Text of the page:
From the Crikey grapevine, the latest tips and rumours …

Safer roads — for a price. Pictures of what look like police cars covered in corporate logos — including that of notorious fracking giant Santos —  have stirred up fears on social media that Queensland Premier Campbell Newman has finally snapped and sold off the police force to the highest bidder.

The vehicles are part of the Queensland Police Service Stay on Track Outback road safety campaign — despite several of the photos showing the cars roaming around parts of New South Wales.

A Queensland Police spokesperson assures Crikey that the actual cars — a motor home and ute donated by some of the sponsors — aren’t being used to respond to emergencies, but are always first on the scene at truck stops and caravan shows when it comes to promoting road safety:

“At times, the Queensland Police Service engages in sponsorship arrangements with government, corporate and private organisations and companies. The QPS remains committed to reducing trauma and death on Queensland roads. We utilise a suite of measures, including enforcement action, high-visibility patrols and operations, and a range of education and community engagement strategies, to help reduce serious and fatal traffic crashes.

“The project achieved significant results in the reduction of caravanning traffic crashes and provides on-going education to motorists, both in urban and country Queensland, on the hazards and conditions that can be expected in the outback, with particular reference to towing caravans.

“These vehicles have been seen throughout much of country Queensland, including truck stops and caravan parks, as well as at the 2014 Brisbane Caravan and Camping Show and the QPS150 Expo.”

Whether or not you believe it’s appropriate for any kind of police vehicle to be covered in the logos of private companies — brushed off as “Stay on Track Outback graphics” in the police’s response — the message that such a move sends to the public is mixed at best. Protesters against coal-seam gas developments in New South Wales in particular have got to be asking themselves: just what exactly has Santos bought?

The man who wasn’t there. To complete our coverage of the 2014 Walkley Awards, perhaps it’s worth taking a look at who wasn’t in attendance. Missing from the guest list was Oz editor-in-chief Chris Mitchell, along with his editor, Clive Mathieson. The Oz did well at the Walkleys, with five of its journalists picking up awards. So where was the editor-in-chief? Oz staffer told Ms Tips the Walkleys weren’t really his scene. Too many people in the room, we were told. Holding up the torch for the Oz was deputy editor Peter Fray, a former SMH editor who joined the Oz earlier this year. As Crikey has detailed, Fray has quickly become a favoured son at the Oz. Some insiders muse he’s more likely to succeed Mitchell (whenever he deigns to retire) than Mathieson at the moment, but these things are prone to change. Another star is of course Daily Tele editor Paul Whittaker, who picked up his third Walkley last Thursday for his headline writing.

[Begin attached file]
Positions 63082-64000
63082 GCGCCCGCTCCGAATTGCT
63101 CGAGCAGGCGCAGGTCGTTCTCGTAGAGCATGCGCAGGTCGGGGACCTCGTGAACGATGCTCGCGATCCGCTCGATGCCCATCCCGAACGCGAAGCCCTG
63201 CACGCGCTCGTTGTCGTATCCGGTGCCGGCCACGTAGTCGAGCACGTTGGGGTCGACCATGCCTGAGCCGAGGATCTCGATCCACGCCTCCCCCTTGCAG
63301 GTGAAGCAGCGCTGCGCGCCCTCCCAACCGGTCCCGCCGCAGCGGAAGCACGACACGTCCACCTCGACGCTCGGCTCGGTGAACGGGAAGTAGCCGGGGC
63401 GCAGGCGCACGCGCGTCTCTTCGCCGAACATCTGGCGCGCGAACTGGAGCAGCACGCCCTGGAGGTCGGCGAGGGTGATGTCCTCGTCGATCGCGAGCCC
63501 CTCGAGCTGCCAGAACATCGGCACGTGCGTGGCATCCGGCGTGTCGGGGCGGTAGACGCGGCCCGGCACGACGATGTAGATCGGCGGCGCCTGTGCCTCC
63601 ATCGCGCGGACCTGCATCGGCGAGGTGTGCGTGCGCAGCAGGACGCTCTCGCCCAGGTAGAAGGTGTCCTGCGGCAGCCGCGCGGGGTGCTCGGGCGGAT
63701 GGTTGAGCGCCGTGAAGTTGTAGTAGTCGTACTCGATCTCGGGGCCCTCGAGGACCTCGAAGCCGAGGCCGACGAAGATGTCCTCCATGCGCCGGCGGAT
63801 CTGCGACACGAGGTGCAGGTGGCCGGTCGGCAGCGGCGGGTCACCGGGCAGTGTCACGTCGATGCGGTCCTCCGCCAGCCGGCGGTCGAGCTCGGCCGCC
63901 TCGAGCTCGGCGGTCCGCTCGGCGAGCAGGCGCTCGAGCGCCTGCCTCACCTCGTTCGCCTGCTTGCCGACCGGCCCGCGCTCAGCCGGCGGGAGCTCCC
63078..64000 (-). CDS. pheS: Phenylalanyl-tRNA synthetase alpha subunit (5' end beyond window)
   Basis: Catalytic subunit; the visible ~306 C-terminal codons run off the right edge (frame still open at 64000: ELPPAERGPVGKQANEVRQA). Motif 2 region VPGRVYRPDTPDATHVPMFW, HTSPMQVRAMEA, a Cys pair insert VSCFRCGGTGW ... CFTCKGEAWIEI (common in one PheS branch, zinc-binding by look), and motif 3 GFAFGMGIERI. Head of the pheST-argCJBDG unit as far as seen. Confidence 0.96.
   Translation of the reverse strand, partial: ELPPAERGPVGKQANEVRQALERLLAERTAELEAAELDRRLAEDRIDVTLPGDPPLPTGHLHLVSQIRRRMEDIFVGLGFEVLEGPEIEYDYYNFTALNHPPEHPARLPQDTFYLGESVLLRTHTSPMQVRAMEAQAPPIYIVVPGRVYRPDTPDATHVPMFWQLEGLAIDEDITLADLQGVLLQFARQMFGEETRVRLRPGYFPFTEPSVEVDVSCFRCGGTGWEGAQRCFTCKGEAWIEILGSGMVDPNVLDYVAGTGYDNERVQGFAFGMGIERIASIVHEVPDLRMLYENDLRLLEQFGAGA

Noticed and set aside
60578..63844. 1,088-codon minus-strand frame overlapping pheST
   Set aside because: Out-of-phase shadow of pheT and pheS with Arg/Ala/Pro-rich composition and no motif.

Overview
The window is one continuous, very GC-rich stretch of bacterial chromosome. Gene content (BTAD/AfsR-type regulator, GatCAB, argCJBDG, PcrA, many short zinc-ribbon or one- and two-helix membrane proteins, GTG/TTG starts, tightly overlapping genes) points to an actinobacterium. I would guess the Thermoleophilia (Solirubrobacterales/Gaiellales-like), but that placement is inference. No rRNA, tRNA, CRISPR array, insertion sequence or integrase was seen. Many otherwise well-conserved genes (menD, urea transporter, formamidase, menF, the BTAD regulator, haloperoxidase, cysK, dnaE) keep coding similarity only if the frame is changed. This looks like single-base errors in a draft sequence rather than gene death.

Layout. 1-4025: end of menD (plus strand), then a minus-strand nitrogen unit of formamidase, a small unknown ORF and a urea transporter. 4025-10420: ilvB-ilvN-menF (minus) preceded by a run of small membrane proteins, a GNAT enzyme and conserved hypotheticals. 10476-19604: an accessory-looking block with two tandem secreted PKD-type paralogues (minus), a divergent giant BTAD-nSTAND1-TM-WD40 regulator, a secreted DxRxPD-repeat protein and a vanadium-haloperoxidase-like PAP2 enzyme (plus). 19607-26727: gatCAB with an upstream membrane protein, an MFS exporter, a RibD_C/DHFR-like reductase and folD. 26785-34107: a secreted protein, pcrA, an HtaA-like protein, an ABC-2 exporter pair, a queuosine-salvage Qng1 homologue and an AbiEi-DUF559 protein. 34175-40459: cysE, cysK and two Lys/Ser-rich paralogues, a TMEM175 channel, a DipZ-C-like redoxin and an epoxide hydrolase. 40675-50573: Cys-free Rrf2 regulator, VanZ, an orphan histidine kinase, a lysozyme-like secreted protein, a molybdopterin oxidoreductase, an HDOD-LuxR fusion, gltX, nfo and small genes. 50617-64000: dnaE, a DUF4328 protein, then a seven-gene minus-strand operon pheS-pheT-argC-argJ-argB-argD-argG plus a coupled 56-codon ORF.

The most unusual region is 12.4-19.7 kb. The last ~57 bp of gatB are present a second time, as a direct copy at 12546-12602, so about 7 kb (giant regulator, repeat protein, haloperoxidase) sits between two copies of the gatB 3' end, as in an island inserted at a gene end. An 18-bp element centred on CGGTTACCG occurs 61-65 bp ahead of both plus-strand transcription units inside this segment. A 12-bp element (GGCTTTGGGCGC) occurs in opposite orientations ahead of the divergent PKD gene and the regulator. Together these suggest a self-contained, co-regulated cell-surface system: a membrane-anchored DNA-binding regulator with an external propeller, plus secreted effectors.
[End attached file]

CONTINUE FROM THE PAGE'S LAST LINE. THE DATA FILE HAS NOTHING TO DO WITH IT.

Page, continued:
Also in attendance was another one-time insider at the Oz (and current persona non grata), AFR editor-in-chief Michael Stutchbury. Ms Tips didn’t manage to track him down to ask, but apparently Stutchbury does not own a tuxedo. He borrows one five or six times a year, a rather indiscreet tuxedo rental assistant told Mumbrella‘s Nic Christensen last week:

Come to think of it, getting Stutch a tux of his own would make a marvelous Christmas present, if anyone feels like getting on his good side …

Getting a head in the army. Nothing if not patriotic, Crikey has won a victory for all men and women who have sat staring in horror at an empty roll of toilet paper. Having received a tip on Friday that Defence personnel in South Australia were being restricted to one roll per cubicle a day, our professional shit-stirrers launched a charm offensive fighting for our brave soldiers’ right to wipe.

We are very relieved to bring you Defence media’s response to our inquiries:

“There is no directed limitation on toiletries at DSTO. There has been a change in cleaning contractor, and if there has been a shortage of toiletries in any location it is an oversight and will be resolved promptly.”

Now that no more men and women will be forced to endure a dishonourable discharge in service of their country, we at Team Australia can finally feel secure in the knowledge that we have, at last, done our duty.

Newman goes south. He hasn’t sold off Queensland’s police force just yet, but it seems like Campbell Newman’s done something worth celebrating. A tipster told us:

“Spotted: Queensland Premier Campbell Newman enjoying the hospitality of the Canberra Hyatt over the weekend, and having a grand old time in the hotel bar at 1am.”

If you see any pollies in their cups or otherwise, let us know. And you can stay anonymous.

Green at heart. Notorious for handing out homemade how-to-vote cards refusing to preference her Liberal allies, Nationals candidate for Buninyong South Sonia Smith has revealed that, whatever her politics, she still has a green thumb. In a move that would have made Ellen Sandell proud, Smith released a statement on Friday announcing her plans to recycle her campaign corflutes to be used to grow vegetables in community gardens.

Recycling has had a patchy tradition in politics since disgraced former speaker Peter Slipper reused a 30-year-old photograph of himself to campaign for the seat of Fisher after carefully slicing away all trace of the LNP logo at last year’s federal election. With some still suspecting a rift between Smith and her erstwhile allies in the Liberals, could she be planting the seeds of a beautiful new friendship?

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